Based on available intelligence, the CIA has concluded that Saudi Crown Prince, Mohammad bin Salman likely ordered the killing of journalist Jamal Khashoggi, contradicting the Saudi government’s claim that he was not involved in the killing.
A team of 15 Saudi agents flew to Istanbul on government aircraft in October and killed Khashoggi inside the Saudi Consulate, where he had gone to pick up documents that he needed for his planned marriage to a Turkish woman, the Washington Post reports.
CIA officials said they have high confidence in the assessment they carried out on the murder of Khashoggi. It is the most definitive assessment to date, linking Mohammed to the operation and complicates the Trump administration’s efforts to preserve its relationship with Saudi, a close ally.
To arrive at it’s conclusions, CIA examined multiple sources of intelligence, including a phone call that the prince’s brother Khalid bin Salman, who is the Saudi ambassador to the United States, had with Khashoggi. During the call, Khalid told Khashoggi that he should go to the Saudi Consulate in Istanbul to retrieve the documents he needed for his wedding and gave him assurances that it would be safe to do so.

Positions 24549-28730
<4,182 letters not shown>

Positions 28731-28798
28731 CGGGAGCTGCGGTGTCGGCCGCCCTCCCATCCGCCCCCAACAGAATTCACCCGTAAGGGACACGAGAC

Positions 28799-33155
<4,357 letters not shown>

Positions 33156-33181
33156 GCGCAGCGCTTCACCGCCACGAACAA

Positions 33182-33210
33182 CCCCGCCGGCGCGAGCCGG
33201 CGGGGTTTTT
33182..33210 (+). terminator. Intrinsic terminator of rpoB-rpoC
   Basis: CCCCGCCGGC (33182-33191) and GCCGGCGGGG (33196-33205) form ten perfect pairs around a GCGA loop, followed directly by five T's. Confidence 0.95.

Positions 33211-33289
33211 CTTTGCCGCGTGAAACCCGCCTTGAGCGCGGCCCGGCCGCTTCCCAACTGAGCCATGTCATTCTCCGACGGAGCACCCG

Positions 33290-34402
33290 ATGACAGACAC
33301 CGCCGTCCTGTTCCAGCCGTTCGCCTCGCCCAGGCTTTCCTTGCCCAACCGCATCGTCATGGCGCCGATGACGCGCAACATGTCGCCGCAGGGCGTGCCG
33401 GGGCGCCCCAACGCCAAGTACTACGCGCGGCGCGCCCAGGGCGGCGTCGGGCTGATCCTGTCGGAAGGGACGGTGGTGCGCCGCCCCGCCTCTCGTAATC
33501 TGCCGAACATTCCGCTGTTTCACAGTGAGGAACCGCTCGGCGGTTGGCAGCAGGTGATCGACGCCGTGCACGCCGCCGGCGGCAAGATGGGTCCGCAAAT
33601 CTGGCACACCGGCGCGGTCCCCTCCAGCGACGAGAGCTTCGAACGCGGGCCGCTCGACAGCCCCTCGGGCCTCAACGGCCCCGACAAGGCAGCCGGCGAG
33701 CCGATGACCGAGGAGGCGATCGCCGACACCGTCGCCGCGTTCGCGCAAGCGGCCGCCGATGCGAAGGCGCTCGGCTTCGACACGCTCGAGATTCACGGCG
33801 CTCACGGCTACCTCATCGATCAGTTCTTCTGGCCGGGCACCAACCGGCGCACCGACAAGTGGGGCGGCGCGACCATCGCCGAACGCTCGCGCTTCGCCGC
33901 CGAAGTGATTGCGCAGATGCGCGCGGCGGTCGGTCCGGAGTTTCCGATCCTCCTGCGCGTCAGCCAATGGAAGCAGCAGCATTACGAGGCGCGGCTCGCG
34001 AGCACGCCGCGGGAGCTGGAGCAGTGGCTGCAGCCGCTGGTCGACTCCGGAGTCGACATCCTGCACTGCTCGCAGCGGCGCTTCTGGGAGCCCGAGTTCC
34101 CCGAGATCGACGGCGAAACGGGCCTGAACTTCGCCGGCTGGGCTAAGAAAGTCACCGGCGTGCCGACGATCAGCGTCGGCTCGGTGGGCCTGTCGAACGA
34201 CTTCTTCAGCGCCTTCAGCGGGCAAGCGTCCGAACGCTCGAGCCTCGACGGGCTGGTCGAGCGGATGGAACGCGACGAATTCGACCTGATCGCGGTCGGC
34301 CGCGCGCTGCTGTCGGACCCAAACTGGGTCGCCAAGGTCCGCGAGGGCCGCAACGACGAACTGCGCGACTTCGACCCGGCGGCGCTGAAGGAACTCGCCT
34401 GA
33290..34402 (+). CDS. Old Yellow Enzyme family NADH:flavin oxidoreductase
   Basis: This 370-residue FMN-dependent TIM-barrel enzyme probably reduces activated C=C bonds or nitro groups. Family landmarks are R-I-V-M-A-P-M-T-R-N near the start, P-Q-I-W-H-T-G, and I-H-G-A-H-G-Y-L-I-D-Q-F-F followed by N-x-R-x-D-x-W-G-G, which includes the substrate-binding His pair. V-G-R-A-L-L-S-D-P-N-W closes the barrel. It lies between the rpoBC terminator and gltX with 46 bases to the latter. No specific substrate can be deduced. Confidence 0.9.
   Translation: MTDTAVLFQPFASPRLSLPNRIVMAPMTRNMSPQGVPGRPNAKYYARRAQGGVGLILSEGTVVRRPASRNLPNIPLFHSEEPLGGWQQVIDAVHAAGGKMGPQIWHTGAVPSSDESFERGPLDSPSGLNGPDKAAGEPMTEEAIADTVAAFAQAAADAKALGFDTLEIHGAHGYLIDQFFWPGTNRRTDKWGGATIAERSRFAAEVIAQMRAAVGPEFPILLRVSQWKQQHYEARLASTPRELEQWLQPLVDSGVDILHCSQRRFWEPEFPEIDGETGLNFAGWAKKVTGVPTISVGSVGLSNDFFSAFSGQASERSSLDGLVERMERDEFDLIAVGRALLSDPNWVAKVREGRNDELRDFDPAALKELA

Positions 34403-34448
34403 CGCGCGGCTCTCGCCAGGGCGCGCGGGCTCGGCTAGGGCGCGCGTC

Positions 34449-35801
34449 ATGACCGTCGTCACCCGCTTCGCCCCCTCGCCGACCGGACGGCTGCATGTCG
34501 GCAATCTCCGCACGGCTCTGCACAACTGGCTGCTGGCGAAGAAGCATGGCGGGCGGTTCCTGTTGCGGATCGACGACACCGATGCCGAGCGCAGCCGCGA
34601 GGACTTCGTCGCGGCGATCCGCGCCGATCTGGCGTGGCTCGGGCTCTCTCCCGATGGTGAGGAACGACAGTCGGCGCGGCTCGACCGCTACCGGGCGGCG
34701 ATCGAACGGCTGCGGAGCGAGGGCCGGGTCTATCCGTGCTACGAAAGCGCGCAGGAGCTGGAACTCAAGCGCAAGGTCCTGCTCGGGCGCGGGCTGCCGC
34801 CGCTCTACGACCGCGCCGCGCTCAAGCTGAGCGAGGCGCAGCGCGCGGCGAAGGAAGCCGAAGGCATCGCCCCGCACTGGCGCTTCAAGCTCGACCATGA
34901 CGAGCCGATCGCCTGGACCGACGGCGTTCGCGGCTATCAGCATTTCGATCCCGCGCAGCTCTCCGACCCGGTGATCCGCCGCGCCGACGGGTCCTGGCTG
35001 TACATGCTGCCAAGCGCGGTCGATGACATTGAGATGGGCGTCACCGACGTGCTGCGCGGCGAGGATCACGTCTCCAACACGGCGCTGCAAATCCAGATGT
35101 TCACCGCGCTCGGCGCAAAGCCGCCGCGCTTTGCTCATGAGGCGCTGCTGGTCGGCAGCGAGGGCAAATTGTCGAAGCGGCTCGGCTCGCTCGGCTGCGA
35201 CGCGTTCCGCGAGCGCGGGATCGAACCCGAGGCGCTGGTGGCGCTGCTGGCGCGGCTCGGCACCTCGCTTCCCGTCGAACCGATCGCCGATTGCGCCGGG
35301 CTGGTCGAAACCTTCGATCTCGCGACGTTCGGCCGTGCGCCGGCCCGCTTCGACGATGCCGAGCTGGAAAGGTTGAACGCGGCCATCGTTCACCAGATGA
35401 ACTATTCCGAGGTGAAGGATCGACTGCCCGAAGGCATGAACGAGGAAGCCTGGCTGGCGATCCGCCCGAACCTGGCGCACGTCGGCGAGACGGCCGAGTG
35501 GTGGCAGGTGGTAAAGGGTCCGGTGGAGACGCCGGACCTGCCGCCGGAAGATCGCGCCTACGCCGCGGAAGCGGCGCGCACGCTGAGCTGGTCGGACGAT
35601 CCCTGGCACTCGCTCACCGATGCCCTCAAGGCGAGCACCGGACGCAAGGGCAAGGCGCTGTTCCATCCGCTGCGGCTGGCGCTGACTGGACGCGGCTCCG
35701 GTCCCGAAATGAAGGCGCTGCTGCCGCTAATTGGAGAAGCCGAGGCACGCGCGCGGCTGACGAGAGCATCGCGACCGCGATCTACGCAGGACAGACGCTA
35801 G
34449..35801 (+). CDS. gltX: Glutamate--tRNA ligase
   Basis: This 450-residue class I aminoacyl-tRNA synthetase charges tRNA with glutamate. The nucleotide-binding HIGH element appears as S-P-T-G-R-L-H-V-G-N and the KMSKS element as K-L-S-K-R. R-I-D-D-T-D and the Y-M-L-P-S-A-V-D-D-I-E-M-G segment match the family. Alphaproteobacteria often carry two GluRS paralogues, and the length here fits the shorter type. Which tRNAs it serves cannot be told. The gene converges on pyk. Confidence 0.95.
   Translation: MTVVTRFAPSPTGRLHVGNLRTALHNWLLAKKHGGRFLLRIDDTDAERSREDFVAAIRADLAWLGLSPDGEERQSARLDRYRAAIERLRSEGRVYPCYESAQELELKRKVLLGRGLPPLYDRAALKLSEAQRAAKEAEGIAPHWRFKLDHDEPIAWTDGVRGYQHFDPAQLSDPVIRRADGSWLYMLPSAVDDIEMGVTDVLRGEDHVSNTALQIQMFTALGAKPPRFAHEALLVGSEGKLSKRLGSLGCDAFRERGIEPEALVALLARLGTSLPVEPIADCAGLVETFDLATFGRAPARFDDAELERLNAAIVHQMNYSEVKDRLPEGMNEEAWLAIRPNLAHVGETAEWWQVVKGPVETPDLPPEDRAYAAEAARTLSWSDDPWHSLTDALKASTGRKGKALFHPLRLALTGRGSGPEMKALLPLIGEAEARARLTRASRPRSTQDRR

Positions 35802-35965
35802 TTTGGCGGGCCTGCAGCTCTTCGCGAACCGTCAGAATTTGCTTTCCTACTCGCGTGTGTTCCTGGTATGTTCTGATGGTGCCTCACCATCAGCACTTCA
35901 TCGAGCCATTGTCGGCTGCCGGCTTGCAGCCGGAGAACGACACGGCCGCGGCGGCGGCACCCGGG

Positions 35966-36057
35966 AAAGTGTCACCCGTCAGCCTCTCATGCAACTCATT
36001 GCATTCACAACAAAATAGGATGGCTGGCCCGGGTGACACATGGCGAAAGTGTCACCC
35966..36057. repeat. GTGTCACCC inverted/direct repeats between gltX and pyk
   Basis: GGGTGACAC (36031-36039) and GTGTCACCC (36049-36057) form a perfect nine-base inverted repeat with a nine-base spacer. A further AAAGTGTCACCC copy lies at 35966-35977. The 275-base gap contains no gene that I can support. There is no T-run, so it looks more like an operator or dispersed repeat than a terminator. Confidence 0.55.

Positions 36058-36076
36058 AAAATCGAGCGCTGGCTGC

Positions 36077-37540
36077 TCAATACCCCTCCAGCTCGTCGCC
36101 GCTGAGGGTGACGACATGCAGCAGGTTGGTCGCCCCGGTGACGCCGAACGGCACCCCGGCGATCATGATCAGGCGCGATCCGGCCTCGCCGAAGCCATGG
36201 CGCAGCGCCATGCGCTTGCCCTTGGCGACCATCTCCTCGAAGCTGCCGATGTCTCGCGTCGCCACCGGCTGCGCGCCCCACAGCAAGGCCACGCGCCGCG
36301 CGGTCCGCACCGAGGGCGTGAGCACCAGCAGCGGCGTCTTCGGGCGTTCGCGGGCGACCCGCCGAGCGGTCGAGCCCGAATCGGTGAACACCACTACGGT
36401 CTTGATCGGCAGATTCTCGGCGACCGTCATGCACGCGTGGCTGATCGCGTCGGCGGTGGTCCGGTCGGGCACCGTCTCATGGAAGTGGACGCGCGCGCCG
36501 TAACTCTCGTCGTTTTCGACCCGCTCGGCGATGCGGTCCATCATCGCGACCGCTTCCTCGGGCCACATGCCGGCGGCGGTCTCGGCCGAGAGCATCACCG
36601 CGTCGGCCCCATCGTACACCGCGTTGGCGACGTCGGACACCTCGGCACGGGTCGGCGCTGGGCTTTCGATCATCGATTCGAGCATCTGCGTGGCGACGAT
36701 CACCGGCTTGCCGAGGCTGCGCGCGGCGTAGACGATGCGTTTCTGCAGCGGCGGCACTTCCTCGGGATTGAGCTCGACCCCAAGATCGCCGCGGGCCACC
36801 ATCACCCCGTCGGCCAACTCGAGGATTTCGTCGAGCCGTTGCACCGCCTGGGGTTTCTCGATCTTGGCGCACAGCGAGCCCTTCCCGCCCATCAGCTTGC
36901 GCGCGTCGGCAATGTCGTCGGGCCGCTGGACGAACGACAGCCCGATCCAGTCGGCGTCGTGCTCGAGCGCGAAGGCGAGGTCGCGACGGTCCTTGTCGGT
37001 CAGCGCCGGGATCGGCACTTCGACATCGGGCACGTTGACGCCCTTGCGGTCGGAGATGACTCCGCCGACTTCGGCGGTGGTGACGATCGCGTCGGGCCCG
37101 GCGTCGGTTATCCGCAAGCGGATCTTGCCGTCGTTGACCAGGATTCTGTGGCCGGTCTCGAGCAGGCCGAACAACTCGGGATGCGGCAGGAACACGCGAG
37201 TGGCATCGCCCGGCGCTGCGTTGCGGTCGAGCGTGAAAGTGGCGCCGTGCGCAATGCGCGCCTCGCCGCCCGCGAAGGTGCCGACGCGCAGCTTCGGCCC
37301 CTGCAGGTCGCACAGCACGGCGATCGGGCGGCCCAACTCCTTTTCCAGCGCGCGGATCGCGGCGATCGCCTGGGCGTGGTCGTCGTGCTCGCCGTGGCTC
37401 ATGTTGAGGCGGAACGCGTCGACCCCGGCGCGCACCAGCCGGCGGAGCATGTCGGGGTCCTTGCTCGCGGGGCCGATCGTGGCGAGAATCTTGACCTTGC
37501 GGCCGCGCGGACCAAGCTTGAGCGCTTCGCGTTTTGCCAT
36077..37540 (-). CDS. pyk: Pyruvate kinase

It is not clear if Khalid knew that Khashoggi would be killed, but he made the call at his brother’s direction, according to the people familiar with the call, which was intercepted by U.S. intelligence.
The CIA also arrived at their conclusion based on the agency’s assessment of the prince as the country’s de facto ruler who oversees even minor affairs in the kingdom.
“The accepted position is that there is no way this happened without him being aware or involved,” said a U.S. official familiar with the CIA’s conclusions.